Common plants for an entryway include the dwarf Alberta spruce. This evergreen grows slowly and will remain small for several years. You can also plant it in a container or the ground, so it’s a versatile choice for any home.

Corner plantings

Using plants at the corners of a house is also important, as these plants can create a visual frame for the house. In order to achieve this, plant foundation shrubs (or small trees) far enough away from the corners of the house, so that, even at maturity, they will not obscure the corners.

The corner plantings should be taller than the rest. Consider the height of your house when adjusting the height of the plants.

Alternatively, if there’s something you’d like to change about the structure of your house, you can use plants to visually adjust these elements.

For example, if you feel that your home appears too “horizontal” (e.g. a ranch style home) you can use tall and skinny plants at each corner to offset this by leading the eye upwards.

Plant a small tree with branches that shoot out horizontally, such as a dogwood, to offset a house that is tall compared to its width. Choose a variety of tree that only reaches 12 to 15 feet in height, but is fairly wide such as the Pagoda Dogwood.

In between your plantings

In between the entryway planting and corner plantings, foundation plants fill in the gaps. These plants may not be as visually exciting as the other plantings, but they still play an important role in your foundational plantings.

They should work well with your corner and entryway plantings, not detracting from them, but adding to them.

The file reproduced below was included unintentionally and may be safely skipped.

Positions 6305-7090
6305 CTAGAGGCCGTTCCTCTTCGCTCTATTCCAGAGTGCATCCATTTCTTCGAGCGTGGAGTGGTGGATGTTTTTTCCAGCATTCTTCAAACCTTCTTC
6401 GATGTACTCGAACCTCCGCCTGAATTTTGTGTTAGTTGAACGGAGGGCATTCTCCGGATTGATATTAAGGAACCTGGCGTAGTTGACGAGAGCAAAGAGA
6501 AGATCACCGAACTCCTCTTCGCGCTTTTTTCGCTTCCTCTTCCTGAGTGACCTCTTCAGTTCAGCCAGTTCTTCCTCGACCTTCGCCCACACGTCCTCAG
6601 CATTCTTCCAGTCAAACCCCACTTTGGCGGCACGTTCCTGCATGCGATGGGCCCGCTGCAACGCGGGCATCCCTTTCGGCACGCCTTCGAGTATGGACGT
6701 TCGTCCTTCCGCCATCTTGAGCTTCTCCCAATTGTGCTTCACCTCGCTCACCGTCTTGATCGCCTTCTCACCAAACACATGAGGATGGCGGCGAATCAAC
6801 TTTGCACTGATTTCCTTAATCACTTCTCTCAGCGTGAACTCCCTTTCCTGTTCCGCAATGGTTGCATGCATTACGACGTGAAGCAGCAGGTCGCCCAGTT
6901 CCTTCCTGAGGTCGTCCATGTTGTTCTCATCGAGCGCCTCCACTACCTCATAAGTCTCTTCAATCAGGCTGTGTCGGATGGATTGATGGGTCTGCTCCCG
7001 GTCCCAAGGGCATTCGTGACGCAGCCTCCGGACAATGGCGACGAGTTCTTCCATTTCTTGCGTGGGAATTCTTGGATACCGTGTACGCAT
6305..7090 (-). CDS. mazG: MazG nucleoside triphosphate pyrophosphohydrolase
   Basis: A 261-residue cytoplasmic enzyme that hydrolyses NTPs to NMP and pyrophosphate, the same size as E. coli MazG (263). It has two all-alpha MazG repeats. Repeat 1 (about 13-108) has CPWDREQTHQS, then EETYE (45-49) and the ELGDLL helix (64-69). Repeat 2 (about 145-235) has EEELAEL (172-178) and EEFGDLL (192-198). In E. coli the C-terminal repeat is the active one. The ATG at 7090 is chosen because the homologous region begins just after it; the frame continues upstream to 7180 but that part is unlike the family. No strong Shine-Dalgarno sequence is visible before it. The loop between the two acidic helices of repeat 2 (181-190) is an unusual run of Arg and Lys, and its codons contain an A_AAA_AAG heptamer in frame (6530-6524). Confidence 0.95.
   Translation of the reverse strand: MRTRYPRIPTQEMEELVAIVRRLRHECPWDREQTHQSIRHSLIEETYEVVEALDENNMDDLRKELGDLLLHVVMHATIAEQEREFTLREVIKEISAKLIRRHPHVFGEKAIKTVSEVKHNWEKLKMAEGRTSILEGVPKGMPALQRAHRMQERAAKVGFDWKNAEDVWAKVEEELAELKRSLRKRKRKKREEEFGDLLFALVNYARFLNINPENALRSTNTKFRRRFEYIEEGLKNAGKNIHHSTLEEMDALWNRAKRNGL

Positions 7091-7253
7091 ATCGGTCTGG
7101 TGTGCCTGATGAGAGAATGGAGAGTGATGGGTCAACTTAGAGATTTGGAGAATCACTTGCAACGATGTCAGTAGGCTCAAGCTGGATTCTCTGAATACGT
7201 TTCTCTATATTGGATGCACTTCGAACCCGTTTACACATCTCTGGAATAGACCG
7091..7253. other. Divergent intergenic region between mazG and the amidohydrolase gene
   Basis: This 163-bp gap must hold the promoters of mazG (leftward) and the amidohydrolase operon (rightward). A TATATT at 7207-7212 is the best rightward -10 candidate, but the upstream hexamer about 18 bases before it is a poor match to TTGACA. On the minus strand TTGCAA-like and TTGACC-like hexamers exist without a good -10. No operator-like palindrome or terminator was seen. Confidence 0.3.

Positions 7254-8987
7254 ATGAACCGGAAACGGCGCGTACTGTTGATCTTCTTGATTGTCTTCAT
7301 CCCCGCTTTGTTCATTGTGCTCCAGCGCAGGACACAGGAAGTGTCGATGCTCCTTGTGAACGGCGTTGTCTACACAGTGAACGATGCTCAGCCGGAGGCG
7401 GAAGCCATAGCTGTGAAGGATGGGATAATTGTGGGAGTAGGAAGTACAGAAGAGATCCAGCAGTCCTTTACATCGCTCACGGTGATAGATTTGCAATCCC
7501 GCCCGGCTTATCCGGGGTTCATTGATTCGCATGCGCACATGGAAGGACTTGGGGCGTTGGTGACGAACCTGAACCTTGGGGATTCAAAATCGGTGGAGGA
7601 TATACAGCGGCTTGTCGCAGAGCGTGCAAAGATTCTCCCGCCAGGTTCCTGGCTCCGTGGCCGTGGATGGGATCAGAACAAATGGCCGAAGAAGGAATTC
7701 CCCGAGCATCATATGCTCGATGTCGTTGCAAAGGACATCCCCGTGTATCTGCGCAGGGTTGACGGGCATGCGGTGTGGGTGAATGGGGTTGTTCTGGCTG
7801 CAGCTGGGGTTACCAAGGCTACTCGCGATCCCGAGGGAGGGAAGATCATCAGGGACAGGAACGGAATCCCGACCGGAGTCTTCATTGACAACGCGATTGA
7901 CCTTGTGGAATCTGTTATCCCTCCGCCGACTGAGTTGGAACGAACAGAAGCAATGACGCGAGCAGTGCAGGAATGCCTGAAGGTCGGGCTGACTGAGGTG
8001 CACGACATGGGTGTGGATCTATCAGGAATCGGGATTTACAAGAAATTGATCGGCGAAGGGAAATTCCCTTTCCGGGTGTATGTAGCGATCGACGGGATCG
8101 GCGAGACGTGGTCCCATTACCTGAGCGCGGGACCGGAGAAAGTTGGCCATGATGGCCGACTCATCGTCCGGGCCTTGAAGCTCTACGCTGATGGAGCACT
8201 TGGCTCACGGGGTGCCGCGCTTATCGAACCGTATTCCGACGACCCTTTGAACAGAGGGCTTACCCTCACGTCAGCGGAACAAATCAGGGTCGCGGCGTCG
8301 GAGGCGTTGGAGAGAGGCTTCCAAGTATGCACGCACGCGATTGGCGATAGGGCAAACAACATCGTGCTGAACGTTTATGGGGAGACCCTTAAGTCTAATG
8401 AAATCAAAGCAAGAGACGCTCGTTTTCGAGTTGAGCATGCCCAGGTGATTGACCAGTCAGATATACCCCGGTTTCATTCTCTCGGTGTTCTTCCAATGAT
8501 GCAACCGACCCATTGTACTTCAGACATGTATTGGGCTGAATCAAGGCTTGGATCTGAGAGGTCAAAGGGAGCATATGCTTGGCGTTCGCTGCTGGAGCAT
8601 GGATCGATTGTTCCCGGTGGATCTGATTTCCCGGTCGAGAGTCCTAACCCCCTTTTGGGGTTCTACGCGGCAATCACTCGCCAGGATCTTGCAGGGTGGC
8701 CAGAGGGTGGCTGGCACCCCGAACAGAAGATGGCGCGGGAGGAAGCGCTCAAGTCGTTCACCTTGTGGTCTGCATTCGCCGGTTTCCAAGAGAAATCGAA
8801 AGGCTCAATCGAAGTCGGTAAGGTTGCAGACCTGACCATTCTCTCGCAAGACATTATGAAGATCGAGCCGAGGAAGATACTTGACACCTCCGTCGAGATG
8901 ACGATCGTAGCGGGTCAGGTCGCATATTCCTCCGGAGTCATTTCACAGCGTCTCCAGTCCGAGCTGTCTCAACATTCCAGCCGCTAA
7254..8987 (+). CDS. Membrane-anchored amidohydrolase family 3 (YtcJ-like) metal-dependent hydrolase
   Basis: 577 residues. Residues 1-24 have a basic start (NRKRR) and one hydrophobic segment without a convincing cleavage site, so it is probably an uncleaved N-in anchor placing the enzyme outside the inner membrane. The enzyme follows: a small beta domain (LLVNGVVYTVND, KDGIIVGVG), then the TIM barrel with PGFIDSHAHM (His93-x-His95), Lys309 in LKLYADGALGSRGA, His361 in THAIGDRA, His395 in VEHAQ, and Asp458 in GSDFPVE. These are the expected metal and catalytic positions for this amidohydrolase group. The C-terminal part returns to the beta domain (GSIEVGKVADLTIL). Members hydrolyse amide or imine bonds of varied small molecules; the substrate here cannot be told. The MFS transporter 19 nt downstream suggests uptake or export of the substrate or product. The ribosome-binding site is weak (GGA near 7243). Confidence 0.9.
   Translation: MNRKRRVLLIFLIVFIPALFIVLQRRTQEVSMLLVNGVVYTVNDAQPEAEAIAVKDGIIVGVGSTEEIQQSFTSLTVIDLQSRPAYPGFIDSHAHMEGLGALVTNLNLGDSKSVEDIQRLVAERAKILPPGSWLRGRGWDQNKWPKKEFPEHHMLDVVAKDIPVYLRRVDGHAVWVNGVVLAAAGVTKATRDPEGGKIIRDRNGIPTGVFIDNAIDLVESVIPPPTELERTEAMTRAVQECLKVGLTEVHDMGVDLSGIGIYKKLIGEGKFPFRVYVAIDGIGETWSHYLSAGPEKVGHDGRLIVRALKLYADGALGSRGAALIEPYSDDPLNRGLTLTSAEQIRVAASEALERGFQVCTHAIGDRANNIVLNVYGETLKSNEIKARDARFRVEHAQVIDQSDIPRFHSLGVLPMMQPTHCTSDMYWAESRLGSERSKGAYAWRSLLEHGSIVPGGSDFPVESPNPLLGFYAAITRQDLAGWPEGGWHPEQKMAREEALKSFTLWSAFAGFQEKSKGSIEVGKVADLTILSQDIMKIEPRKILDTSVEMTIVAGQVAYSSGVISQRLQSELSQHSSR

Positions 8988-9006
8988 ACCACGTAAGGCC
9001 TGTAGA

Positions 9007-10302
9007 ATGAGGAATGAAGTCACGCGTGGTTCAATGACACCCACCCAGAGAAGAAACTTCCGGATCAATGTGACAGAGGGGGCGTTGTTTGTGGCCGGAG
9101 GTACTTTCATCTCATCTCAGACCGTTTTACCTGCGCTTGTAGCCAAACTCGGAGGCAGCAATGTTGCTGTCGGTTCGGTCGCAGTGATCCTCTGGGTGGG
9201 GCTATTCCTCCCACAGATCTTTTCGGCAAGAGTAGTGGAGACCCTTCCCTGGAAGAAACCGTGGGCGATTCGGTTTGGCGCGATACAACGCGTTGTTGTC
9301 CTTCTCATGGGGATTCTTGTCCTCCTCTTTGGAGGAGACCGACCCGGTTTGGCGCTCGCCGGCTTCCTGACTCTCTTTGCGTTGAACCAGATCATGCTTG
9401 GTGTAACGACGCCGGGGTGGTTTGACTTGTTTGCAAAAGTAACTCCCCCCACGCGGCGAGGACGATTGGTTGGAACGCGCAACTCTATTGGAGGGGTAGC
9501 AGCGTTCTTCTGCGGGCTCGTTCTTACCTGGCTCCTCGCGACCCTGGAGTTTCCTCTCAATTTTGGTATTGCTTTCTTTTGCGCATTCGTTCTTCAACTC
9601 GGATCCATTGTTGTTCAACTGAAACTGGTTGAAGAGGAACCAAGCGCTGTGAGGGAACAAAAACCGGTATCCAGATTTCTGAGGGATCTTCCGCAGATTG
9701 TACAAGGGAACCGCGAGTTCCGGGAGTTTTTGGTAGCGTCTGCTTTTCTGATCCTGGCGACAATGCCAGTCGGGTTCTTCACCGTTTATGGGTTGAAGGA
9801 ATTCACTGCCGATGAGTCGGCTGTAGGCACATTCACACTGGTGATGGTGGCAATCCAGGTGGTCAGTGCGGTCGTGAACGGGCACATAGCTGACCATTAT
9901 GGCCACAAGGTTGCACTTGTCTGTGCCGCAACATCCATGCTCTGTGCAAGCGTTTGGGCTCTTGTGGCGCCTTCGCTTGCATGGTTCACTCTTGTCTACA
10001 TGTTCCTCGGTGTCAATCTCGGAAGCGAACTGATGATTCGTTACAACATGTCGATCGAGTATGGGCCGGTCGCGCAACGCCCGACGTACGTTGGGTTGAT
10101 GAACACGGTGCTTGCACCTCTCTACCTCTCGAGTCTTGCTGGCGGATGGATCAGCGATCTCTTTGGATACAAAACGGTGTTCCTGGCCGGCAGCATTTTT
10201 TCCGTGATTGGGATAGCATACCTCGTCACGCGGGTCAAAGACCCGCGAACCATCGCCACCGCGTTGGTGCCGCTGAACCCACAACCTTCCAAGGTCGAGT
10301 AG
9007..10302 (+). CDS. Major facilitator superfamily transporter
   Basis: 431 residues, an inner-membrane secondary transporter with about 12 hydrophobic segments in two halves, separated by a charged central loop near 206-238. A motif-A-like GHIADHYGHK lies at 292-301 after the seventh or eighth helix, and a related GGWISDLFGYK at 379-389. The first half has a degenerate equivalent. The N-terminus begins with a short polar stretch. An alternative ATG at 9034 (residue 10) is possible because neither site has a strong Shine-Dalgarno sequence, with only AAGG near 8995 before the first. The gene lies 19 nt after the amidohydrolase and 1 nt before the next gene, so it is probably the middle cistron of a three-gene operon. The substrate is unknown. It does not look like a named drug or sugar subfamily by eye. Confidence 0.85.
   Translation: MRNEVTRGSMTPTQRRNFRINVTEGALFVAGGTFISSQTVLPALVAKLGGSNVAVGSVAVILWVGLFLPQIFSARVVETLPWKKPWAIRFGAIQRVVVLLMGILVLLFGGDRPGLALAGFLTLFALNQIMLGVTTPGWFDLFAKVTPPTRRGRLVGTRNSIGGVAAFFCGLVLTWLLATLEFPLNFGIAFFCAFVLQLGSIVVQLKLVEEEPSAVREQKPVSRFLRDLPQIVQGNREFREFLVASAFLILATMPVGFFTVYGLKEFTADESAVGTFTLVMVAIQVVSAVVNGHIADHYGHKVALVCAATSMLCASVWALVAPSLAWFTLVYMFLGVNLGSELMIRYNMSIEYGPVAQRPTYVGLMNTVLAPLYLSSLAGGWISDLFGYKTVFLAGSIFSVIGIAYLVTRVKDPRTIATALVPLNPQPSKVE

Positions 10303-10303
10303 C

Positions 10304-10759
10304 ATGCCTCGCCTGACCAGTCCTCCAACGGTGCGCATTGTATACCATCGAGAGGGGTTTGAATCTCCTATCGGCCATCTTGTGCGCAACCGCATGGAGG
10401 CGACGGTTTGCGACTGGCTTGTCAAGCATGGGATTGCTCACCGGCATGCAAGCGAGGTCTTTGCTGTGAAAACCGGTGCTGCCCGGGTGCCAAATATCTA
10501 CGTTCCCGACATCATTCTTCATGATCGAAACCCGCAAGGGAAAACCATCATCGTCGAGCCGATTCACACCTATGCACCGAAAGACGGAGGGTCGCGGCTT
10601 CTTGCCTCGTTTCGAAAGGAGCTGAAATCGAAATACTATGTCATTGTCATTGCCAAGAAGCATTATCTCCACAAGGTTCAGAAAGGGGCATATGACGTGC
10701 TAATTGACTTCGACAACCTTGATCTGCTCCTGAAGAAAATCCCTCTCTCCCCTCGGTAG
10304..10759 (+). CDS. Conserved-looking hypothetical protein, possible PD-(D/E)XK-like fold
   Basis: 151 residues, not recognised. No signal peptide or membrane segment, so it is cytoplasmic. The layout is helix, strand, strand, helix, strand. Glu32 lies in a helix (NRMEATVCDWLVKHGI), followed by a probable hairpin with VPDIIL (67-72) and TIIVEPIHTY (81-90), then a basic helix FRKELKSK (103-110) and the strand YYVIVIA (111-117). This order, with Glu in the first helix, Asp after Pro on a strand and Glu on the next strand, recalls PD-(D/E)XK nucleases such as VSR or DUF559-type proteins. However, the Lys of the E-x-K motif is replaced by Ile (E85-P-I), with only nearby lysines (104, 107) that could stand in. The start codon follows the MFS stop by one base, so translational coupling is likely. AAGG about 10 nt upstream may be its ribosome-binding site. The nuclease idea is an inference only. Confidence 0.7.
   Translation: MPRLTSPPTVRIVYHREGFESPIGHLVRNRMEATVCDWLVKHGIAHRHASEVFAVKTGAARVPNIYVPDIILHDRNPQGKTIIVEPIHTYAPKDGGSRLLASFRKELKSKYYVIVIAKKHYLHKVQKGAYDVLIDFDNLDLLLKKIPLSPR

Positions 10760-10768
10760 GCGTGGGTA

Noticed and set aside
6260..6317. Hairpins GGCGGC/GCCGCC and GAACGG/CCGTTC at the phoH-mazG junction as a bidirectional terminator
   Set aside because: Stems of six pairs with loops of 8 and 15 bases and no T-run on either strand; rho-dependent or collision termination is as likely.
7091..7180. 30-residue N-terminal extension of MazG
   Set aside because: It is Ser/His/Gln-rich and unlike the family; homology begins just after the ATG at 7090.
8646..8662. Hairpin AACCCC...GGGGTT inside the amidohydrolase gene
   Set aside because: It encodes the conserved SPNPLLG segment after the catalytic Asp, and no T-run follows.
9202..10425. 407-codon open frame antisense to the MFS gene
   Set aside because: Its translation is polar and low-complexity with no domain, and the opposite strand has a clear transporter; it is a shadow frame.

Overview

Things to consider:

  • ⬥ For low maintenance landscaping, choose dwarf varieties that don’t need a lot of pruning.
  • ⬥ Ornamental grasses also work well as a taller (but not too tall) option when you want to add verticality to your landscaping.
  • ⬥ You can plant annual and perennial flowers in front of foundation shrubs to add texture and color to foundation plantings.

Where to plant

The shrubbery next to your house doesn’t benefit the shrubbery, the house, or you (because it complicates maintenance). So, consider these guidelines when planning your foundation planting:

Plant larger shrubs that will reach 6 feet in width at maturity at least 5 feet from the house. Shrubs that will be smaller can be placed closer to the house.

Consider your environment. If you live in a hot and humid area, you want more air to circulate between the plant and your home to prevent the plant from rotting.

It’s also important to provide enough spacing between your plants to make it easier to maintain them and to reduce disease.

Final tips

  • ⬥ Distance between your plantings and your house is also important so that you can easily access your house to work on it.
  • ⬥ Also, keep in mind shrubs that are planted under the eaves of your house wouldn’t receive as much rainfall, stunting their growth and perhaps even leading to disease or death for your plants.
  • ⬥ To reduce weed growth and help preserve moisture, add mulch to your foundation plants. The right mulch color can also add visual interest to your landscaping.